I’m not shy mate, I’m a primate, and I’m proud!
Yes! Man is related to the dog, he’s related to the bird, He’s related to the frog, is it really that absurd?
He’s related to the barnacle, related to the bee,
But his closest relation… is the chimpanzee-ee-ee-ee-eeeeeeeee!
Arian [laughter] [applause]
Arian I am positively mind blown.
Arian Oh god. It’s just… Overwhelmingly, flateringly, mind blowingly… Goes back to that, really, I’m not sure John Hinton really exists!
John Well he just left and went into the bathroom there, I don’t know where he’s gone now, but I don’t think he did ever exist actually.
Arian He did slowly creep into the bathroom. Well, the chimpanzee slowly faded into the bathroom, and someone else came out. I don’t know who he is.
Arian Right, so… I think we need a break. We’ll be right back.
John the Scientist
Arian I wonder if John accidentally inspires himself to go into science. You’ve exposed yourself to pretty much all of science through your shows. If you were to change your career, what kind of scientist do you think you’d be?
Arian What area of science has caught your eye?
John Goodness me. I, I’m just, generally I’m just really fascinated by… By living beings, for one. I mean, hey! There’s also really, really interesting things inside atoms, don’t get me wrong. I mean, the beginning of the universe, the end of the universe, neutrinos, dark matter, dark energy, whoa! That stuff is amazing.
But, I really love, you know, animals, humans, just how we fit together, how it all works so marvellously. We live in a very low entropy world here, right. So, entropy being basically the movement towards disorder. Which is basically where we’re all going in the universe. I’m really sorry guys, but the universe… It’s not gonna end nicely.
Arian We’re all just heading into a black hole.
John Well, yeah, and the black holes are heading into black holes and… Worse. But because of the Sun, we live on an amazingly low entropy corner of the universe. Which enables, you know, plants to spring from the ground, and poetry to appear out of nowhere, and all these marvellous things that we see around us in the world. That’s what really fascinates me.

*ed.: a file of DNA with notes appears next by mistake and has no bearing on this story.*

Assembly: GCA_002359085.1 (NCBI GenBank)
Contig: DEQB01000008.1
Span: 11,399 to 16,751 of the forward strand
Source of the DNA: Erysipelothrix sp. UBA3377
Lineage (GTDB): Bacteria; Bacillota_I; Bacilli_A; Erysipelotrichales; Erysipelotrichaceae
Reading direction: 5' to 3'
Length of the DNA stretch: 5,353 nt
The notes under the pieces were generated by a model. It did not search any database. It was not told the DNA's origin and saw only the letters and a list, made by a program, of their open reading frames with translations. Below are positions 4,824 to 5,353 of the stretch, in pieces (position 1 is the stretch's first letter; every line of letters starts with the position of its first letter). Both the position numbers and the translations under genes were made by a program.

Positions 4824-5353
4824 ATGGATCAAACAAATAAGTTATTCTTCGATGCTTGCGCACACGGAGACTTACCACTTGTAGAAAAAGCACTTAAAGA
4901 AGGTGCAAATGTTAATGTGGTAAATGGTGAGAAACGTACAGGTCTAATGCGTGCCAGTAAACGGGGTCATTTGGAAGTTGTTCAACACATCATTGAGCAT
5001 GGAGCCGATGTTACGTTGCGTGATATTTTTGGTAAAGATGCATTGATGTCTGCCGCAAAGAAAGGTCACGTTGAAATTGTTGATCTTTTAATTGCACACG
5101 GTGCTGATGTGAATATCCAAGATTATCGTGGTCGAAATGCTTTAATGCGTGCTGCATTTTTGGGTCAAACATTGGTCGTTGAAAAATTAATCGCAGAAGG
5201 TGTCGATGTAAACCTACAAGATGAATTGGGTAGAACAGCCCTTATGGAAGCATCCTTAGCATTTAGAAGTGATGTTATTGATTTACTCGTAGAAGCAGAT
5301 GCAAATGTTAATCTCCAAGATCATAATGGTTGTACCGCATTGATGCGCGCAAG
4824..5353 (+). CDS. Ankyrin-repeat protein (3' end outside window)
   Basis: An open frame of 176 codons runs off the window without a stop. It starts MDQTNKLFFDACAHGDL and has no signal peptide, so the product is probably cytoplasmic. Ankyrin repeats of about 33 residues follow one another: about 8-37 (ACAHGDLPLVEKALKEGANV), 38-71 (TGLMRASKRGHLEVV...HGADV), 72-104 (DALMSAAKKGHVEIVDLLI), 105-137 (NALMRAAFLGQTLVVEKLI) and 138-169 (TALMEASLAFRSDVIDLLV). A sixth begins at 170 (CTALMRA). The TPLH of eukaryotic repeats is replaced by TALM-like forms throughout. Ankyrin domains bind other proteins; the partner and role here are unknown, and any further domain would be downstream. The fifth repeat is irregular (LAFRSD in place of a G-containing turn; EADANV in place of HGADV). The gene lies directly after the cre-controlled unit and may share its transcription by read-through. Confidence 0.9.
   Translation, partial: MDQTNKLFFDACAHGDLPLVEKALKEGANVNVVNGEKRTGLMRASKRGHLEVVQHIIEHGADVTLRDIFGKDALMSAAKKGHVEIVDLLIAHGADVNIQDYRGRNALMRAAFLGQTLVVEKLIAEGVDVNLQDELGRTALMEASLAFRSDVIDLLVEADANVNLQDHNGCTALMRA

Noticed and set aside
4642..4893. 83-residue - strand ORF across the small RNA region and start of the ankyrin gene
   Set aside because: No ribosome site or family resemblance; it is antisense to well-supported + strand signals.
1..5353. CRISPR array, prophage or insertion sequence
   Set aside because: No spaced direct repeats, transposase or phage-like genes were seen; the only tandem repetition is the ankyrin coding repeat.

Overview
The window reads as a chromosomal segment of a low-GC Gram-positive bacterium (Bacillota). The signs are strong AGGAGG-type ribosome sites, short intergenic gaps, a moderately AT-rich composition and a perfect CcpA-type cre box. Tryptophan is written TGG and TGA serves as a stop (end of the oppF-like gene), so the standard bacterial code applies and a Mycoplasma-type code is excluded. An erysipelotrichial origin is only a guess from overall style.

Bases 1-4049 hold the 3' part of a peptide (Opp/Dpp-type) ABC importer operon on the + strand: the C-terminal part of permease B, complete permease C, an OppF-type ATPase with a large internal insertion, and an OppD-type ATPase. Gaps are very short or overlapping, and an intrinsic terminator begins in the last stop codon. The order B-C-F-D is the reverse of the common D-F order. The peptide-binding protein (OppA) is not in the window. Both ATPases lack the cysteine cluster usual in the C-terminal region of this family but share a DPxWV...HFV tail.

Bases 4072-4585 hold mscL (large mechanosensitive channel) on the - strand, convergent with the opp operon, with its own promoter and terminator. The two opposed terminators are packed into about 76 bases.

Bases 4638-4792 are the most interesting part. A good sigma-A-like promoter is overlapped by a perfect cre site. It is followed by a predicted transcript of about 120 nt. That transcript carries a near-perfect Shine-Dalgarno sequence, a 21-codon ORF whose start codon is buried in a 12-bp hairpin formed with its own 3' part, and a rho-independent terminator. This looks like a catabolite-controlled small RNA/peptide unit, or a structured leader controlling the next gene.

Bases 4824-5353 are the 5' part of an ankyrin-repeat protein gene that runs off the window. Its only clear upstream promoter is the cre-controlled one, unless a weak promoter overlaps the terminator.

In fact my next show that I very recently, just like a week ago, got my Arts Council funding for – which is quite exciting – is called Ensonglopedia of the Human. And I’m gonna be looking at 26 different answers to the question What does it mean to be human, one for each letter of the alphabet.
Arian Good luck!
John I haven’t yet worked out what my alphabet is, so, hey guys out there, if you want to jot down a little alphabet A to Z of what it means to be human I’d be really, really grateful. Thank you so much.
Arian That sounds like a really nice creative challenge. I might do that.
John Please! Please, Arian.
Arian So basically you’re into the biological sort of, organisms side of things with a hint of theoretical physics, because that’s literally what I’m into.
John That’s great.
Arian Quantum mechanics, theoretical physics, that’s like my dirty science secret.
Arian But mainly biology.
Arian Thank you for joining me John, thank you for playing those wonderful songs, you’ve been a lovely guest, thank you for listening, and if you want to check out more of John’s songs please go to www.ensonglopedia.com or search Spotify, iTunes or YouTube for Ensonglopedia, that’s E-N-S-O-N-G-L-O-P-E-D-I-A, like an encyclopaedia, but of song. And remember, 95% of all avocados on sale today are descended from one tree grown by a Milwaukee postman in 1926.
Arian …No one says bye. I’m just like Byee, I look at them, I say, Ok you say bye now.
Arian Let’s do it again.
Learn more about John at http://ensonglopedia.com/